Is it Possible to Make Funeral Planning Fun?
It is difficult to think of planning a funeral for a loved one as a pleasant activity, but that does not mean the entire process the has to be a sad, heavy affair. Although there will always be an undercurrent of grief in these situations, there can also be moments to treasure and value.
Here are a few ideas how to make the most out of your funeral planning experience.
One of the biggest reasons (apart from bereavement) why funeral planning is such a strain on a family is the worry about finances. It is difficult for anyone to feel excited about spending thousands of dollars for such a sad day—and if your finances are in any way restricted, the difficulties can be distressing.
By setting aside money ahead of time for a funeral (whether through a funeral insurance policy, an advance funeral plan, or simply by saving up), you can reduce much of your worry. While this won’t make planning the funeral fun, you will be able to focus on making the event memorable—rather than endlessly worrying about your finances.
Planning a funeral is about 75 percent making decisions. Burial or cremation? Memorial service at a church or the funeral home? Open casket or closet? Do you want the deceased embalmed? What kind of clothes should he or she be buried in? What color funeral flowers?
These questions can quickly become overpowering—especially since you have a limited time frame in which to answer them. If you take the time to talk to your loved ones before they pass (or even make a list of funeral wishes before death) you might be able to get most of these answered for you.
Focus on Celebration
A funeral is a goodbye and a loss, but it is also a celebration. This is your opportunity to not only reflect on the life of the deceased, but also to focus on the family and friends he or she leaves behind.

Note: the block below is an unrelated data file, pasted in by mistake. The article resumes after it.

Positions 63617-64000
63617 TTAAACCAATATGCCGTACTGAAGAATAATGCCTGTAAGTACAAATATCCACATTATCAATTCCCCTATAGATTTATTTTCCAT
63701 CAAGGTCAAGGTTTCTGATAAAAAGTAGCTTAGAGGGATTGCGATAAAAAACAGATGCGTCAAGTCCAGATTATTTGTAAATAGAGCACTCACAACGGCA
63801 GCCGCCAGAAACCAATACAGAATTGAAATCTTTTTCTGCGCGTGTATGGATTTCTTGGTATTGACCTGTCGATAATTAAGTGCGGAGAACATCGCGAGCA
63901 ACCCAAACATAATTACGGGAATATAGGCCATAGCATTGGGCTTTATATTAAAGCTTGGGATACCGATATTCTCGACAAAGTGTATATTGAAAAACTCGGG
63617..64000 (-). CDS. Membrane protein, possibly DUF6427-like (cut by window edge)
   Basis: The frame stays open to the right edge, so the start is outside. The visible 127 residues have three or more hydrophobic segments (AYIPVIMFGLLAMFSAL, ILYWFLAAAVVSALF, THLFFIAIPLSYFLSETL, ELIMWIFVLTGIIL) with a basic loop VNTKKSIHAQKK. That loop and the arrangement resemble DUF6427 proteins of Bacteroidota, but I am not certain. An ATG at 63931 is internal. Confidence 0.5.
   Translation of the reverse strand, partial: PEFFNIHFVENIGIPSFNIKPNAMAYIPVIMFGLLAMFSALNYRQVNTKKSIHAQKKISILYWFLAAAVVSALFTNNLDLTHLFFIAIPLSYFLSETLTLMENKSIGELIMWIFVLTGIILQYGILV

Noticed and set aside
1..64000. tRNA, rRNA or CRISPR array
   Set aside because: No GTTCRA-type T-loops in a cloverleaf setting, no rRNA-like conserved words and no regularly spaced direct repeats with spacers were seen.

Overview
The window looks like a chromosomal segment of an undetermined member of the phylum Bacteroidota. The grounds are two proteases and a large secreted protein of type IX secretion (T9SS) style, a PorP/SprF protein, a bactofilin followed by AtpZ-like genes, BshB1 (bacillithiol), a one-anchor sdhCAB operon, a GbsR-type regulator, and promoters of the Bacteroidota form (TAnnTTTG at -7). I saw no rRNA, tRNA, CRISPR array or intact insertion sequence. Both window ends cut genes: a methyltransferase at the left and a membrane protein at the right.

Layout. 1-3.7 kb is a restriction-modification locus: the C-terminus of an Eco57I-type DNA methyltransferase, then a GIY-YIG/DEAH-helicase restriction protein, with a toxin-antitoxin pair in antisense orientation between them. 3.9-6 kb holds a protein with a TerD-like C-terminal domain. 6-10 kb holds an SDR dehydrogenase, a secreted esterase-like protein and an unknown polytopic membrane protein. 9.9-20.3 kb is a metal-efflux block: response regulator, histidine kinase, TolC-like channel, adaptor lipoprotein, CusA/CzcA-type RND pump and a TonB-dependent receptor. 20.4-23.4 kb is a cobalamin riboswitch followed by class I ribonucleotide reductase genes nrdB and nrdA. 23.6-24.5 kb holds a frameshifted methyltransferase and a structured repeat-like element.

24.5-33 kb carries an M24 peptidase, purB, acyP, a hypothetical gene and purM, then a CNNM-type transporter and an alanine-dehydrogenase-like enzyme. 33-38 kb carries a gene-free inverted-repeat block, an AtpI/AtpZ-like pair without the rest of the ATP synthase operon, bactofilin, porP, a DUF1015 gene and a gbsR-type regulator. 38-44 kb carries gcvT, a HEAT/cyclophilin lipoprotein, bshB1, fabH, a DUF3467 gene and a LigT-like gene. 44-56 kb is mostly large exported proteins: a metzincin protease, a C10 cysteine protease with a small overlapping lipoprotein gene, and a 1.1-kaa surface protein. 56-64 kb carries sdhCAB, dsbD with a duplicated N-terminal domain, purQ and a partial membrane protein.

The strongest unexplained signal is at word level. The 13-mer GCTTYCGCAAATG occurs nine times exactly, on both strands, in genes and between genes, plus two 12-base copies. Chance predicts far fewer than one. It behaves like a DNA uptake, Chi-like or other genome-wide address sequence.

Put in as much family time as you can—whether in the days leading up to the funeral or in the time immediately following. Tell stories, share memories, do activities the deceased might have been fond of. Not every minute of every day has to be spent in mourning.
Hands-On Funeral Planning
If you’re the type of person who takes comfort from being proactive, now is a good time to step up and take the reins. Funerals necessarily come with a lot of required planning, whether that means coordinating hotels for out-of-town visitors, finding ways to feed everyone, or using your own two hands to make centerpieces for the reception afterward.
Find what you enjoy doing and focus on that. Keeping busy might be a good way to not only cope with your loss, but also to find some pleasure in the act of saying goodbye.
Funeral Planning Your Way
No one will ever look forward to funeral planning, but that doesn’t mean it has to be an unbearable burden. By doing the hard work ahead of time and giving yourself space to grieve, you can considerably reduce the strain and even find joy in saying your goodbyes.
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By Amy Johnson